Hunt also announced that:

  • The Capital Gains Tax (CGT) annual exempt amount will be reduced from £12,300 to £6,000 in April 2023, and again to £3,000 in 2024
  • The Dividend Allowance will reduce from £2,000 to £1,000 in April 2023, then again to £500 in April 2024
  • The Inheritance Tax (IHT) nil-rate band and residence nil-rate band will be frozen at £325,000 and £175,000 respectively until 2028.

If you take dividends as part of your remuneration package, regularly earn profits from capital gains, or are set to receive inheritance in the coming years, your tax bill for each of these could increase too.

So, the importance of preparing to pay higher tax across many areas of your life cannot be understated.

Working with your Kellands financial planner can help you weather these changes

If you have begun feeling anxious about your finances in the years to come, you aren’t alone. Many earners in your position could be searching for ways to manage the change – and a professional financial planner can help.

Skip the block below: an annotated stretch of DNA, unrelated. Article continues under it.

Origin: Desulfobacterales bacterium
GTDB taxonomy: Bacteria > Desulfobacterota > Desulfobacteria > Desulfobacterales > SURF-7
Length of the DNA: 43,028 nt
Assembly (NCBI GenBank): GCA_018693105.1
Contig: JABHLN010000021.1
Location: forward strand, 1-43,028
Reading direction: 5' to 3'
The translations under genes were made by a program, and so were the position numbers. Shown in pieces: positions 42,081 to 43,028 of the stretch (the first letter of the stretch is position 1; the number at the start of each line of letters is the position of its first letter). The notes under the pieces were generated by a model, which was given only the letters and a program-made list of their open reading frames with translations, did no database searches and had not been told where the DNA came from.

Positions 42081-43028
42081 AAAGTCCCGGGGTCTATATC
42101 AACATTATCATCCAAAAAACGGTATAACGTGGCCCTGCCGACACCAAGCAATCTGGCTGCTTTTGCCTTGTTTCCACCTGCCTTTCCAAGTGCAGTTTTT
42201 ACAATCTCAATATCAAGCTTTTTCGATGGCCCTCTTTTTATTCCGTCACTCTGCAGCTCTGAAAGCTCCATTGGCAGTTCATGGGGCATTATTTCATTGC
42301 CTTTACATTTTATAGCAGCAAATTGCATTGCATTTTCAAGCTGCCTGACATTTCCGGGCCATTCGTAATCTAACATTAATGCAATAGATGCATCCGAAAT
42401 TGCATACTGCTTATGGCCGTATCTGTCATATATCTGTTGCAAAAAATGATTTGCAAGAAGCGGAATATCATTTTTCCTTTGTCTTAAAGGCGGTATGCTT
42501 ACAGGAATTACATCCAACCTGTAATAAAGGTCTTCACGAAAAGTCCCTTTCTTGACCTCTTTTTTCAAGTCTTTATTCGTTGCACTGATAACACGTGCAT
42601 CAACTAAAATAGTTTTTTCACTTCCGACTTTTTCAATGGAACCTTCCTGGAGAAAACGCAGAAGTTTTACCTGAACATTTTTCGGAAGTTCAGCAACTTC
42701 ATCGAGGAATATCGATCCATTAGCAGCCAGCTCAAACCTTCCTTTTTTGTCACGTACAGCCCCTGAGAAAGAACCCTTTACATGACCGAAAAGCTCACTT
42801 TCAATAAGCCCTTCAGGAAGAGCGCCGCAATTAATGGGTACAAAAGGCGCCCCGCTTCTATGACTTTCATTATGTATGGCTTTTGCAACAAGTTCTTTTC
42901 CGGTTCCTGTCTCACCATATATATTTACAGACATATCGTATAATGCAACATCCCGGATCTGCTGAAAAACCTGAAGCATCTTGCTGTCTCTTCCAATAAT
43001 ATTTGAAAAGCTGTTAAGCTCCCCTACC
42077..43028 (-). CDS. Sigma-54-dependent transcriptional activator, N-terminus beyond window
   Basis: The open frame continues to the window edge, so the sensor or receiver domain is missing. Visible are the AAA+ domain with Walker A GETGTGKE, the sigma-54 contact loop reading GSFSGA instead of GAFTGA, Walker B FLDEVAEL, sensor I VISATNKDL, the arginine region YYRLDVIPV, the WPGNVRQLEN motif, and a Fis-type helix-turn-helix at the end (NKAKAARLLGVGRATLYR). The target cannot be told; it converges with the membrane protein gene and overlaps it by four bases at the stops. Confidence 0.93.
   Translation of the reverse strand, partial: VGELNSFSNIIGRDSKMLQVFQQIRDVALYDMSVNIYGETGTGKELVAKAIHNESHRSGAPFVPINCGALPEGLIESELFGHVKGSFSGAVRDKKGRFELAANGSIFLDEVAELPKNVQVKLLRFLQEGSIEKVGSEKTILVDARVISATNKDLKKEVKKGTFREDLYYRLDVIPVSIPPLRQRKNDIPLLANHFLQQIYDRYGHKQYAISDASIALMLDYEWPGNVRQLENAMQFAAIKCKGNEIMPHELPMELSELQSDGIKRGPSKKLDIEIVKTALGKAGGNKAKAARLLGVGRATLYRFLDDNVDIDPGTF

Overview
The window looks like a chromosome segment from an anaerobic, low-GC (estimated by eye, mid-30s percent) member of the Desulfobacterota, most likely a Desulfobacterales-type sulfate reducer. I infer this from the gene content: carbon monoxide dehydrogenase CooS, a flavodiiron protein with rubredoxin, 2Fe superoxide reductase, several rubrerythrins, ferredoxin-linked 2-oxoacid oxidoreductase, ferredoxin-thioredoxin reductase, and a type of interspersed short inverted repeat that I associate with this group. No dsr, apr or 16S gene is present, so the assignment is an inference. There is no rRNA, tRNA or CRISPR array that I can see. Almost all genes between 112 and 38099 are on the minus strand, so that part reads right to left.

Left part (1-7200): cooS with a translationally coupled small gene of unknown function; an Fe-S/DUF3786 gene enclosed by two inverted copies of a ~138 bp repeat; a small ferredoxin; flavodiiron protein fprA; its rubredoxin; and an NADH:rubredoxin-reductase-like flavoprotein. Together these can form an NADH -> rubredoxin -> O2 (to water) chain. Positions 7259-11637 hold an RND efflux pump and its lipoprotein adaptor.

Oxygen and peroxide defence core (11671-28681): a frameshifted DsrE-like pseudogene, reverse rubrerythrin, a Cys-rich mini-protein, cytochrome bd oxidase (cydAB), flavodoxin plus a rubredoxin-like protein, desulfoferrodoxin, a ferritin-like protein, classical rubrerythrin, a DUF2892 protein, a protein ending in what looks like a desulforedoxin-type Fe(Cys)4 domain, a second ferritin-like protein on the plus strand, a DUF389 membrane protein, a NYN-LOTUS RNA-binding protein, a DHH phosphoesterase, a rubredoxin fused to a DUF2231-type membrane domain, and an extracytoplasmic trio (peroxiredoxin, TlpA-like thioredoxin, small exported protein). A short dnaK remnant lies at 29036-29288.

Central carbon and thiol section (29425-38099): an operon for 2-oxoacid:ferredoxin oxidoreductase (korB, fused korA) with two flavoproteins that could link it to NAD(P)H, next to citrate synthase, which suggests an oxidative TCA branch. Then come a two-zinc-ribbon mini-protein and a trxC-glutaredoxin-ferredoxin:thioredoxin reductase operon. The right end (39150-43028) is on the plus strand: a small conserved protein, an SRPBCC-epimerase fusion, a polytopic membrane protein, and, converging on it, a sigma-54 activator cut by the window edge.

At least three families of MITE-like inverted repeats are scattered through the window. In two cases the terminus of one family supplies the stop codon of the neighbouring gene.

By working with us as your tax situation changes, you could:

  • Update your long-term financial plan to reflect the increased tax obligation
  • Look at ways in which an increased pensions contribution could help you mitigate the 60% effective Income Tax rate
  • Maximise the tax breaks you do have access to, such as the pensions Annual Allowance
  • Stay informed of any other financial changes that could affect your wealth in future
  • Form an ongoing relationship with your Kellands financial planner, who can act as a guide for any and all future financial decisions you make.